Do you enjoy reading clean or cozy mysteries? If so, what kind?
Ask people what ranks high on their list of thanks, and likely it will be family. I have a wooden plaque in my kitchen with the words “Family is Forever” on it. I love my family and am so grateful for each member. We’ve been through the good, bad, and the ugly together, and I wouldn’t trade one day of the journey. Maybe you can say the same.
I wanted to work this sort of family importance into my novels, and I hope readers will get a sense of that. In my book, Silver Moon, family plays a big role in keeping the spirits of the fictional community of Webaashi Bay, Ontario going during WW1.
Oshki Cota, a young man from the Canadian town, fighting in the trenches on the Western Front, writes home to his wife and family, and the letters he receives back give him hope to keep fighting and hoping that he can return to his loved ones.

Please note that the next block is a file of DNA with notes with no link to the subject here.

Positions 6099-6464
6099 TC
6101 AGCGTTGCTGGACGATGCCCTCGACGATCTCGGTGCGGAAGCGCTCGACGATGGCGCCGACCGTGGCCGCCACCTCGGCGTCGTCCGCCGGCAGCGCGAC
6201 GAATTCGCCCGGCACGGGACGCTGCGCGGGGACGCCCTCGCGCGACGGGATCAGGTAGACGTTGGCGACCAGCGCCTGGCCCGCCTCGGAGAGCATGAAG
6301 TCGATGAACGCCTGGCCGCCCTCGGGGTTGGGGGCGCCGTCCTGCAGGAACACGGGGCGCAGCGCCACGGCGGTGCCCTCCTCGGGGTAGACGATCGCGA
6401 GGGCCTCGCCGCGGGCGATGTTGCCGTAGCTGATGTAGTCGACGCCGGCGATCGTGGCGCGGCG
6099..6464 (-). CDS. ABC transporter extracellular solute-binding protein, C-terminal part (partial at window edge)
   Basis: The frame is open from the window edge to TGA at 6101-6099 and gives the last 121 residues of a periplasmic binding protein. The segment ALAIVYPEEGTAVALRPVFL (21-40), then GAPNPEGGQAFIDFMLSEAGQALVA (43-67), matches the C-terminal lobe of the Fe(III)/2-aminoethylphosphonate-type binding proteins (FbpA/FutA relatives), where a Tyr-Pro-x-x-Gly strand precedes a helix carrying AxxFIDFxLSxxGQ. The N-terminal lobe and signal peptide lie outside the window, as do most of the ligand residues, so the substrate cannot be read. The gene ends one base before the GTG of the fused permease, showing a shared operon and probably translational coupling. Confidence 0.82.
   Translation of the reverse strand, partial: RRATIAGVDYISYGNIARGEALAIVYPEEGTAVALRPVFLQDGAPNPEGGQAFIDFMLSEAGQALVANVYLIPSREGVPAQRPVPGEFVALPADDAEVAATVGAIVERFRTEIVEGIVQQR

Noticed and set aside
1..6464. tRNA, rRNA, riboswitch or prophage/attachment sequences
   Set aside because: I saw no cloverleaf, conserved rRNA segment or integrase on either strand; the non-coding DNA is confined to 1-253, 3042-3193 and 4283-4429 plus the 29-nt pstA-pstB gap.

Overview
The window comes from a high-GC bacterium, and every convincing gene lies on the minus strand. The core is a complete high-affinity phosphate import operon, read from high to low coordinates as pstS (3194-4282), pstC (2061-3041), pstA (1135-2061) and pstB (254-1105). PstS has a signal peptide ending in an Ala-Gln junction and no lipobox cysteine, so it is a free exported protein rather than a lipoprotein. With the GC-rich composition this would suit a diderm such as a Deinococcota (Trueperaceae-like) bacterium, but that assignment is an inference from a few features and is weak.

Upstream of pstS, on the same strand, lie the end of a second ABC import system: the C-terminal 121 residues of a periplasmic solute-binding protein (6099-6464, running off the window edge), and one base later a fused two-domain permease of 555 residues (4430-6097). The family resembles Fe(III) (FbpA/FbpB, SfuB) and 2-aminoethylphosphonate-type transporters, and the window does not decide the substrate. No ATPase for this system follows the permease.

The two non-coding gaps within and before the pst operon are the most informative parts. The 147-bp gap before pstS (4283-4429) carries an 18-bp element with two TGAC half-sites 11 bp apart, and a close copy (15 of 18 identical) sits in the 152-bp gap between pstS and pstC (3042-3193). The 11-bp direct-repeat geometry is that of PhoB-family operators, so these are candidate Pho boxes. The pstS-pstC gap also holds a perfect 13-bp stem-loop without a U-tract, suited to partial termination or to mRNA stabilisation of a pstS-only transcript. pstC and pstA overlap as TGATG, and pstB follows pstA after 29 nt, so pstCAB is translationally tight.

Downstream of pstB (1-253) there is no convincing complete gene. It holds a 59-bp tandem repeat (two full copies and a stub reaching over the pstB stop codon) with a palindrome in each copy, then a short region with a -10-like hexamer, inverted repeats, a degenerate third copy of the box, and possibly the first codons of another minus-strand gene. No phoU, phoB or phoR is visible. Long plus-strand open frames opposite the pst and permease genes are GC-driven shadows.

Mauve, Oshki’s wife, leans on her husband’s family as a young mother and the trials of depression and illness come calling. Her faith is strengthened by her in-laws, as they gather together to surrender Oshki to God in prayer, trusting in His love for Oshki to lead him through unknown valleys.
Luis Wilson, my main character, acting as a spy in France, is bolstered by the love and support of his family after surviving an auspicious day, fighting in Flanders with the Canadian Expeditionary Forces.
Rose, a nurse working in a hospital receiving wounded men, makes an unusual bond with the parents of her once-intended fiancé. She blooms in her faith from their love and support.
Jimmy Smith, another man from Webaashi Bay, receives letters from Lily Parsons, an old schoolmate, who he once picked on in school. Over letters of friendship, they fall in love, and Lily’s words become an anchor for Jimmy in a sea of destruction.